In the end, I brought back lots of spices after some cooking lessons from another cousin in Oakland to Pittsburgh to cook for myself and friends. I became famous overnight because I put so much msg inside.

    • You are right, the localized Chinese food in America are mostly very sweet, sometimes it is like eating spoonfuls of sugar instead of food! Strange that they cannot tolerate msg but loves sugar. I think both are equally bad for health if taken a lot.

      I haven’t been to New York before, but I think the few famous ones in San Francisco are alright in terms of authenticity. They might not taste like what we have in Malaysia, but then we are talking about Cantonese/HK cuisine and Malaysian ones are not really authentic either. The ones in San Francisco are more HK than the ones we have back home.

  9. I give you a big Like for your photo! Very suitable for what you were saying. Hahahaha!

    Good info for people going to Denver, especially for those who cannot live without authentic rice and dishes from their hometown. I guess their tom yam is not spicy at all is because most Americans cannot stand to eat spicy food.

    You have been to 30 restaurants, wow, you must be really good at searching for a rice place for your friends to eat. My spouse also is like that, go to Las Vegas to eat at Panda Express chain restaurant, I nearly pengsan when I heard that.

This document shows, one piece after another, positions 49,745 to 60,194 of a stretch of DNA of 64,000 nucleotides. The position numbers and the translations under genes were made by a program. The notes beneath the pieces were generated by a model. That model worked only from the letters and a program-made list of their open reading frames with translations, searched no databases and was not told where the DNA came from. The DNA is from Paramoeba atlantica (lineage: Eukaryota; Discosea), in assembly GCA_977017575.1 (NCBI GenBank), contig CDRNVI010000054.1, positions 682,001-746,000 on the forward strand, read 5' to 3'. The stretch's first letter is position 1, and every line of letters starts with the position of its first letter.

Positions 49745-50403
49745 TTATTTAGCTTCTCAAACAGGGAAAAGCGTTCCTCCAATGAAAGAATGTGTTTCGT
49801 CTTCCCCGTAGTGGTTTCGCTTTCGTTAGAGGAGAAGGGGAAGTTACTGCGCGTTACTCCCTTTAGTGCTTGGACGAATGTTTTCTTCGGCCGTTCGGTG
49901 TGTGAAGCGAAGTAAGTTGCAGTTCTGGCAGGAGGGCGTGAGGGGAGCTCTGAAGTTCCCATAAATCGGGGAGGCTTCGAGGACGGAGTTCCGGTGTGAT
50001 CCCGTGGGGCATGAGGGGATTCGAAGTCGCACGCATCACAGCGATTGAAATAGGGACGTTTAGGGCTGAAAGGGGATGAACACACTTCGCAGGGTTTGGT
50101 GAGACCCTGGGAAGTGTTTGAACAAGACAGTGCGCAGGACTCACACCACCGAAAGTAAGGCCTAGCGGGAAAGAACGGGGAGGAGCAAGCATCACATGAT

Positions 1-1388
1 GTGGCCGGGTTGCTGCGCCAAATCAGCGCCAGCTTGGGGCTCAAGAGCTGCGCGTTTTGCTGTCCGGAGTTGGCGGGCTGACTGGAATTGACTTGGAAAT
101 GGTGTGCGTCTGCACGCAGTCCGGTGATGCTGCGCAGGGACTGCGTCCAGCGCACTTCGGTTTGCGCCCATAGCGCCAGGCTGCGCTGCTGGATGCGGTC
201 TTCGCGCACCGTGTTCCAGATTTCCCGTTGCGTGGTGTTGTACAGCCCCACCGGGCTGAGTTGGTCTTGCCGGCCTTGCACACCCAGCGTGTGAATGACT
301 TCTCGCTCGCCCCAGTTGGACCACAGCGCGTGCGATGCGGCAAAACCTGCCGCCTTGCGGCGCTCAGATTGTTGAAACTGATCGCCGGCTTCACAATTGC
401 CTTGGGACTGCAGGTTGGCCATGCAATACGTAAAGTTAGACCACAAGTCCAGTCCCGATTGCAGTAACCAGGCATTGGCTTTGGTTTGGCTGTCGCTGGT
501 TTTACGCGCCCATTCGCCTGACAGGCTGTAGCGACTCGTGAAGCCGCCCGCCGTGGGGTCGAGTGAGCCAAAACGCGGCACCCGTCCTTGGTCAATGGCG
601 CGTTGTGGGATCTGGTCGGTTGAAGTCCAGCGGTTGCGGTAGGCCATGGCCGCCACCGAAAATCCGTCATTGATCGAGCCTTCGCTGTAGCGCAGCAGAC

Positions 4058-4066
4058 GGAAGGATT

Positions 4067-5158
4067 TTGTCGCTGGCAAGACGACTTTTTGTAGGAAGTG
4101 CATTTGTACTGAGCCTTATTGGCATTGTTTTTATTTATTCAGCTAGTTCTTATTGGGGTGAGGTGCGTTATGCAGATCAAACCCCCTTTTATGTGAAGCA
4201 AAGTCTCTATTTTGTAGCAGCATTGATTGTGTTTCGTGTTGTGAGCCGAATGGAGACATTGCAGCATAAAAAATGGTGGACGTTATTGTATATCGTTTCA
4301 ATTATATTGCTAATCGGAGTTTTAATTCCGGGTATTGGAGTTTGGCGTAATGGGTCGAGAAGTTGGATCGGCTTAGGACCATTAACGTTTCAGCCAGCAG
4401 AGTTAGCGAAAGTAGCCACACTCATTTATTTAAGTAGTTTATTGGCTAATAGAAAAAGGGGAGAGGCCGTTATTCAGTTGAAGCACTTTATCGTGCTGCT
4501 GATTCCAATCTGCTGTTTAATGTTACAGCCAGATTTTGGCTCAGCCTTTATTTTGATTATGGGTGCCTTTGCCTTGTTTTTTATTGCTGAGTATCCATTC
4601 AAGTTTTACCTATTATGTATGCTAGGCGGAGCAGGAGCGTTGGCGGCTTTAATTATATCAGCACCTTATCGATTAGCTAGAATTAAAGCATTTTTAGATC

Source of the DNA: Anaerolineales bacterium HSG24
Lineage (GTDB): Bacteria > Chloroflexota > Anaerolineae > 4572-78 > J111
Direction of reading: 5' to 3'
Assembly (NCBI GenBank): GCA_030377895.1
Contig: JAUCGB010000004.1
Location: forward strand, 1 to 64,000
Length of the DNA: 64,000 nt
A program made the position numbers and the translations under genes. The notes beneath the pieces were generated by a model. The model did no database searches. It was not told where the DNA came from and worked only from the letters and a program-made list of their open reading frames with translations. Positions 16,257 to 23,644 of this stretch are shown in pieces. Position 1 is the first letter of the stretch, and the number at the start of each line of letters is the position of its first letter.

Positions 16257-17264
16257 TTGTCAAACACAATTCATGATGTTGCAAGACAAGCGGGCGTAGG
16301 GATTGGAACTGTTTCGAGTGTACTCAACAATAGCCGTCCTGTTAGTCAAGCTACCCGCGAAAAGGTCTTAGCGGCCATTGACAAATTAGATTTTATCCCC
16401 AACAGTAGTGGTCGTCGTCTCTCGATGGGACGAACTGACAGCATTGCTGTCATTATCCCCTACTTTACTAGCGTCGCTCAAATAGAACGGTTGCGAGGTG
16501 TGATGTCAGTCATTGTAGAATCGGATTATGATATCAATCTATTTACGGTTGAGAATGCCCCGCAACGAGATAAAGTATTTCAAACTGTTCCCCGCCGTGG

Have you eaten General Tso Chicken? Is it tasty? There is a documentary called “in search of General Tso” where they went to China to find out who exactly is General Tso.

    • Well, I did find another place that serves authentic Tom Yam, but that one is in Fort Collins where there is a large Asian students community, so I guess you are right. And I’ve had more than my fair share of Panda Express hahaha! ๐Ÿ˜€

      General Tso chicken ๅทฆๅฎ—ๅ ‚้ธก is an American invention. You won’t be able to find it in China LOL! I think it was first conceived in New York or something. Well it is basically chicken cubes deep fried until crispy, with a rather sweet sauce. The sauce might differ depending on which region of the US you go to. In some places it is also called General Tao chicken.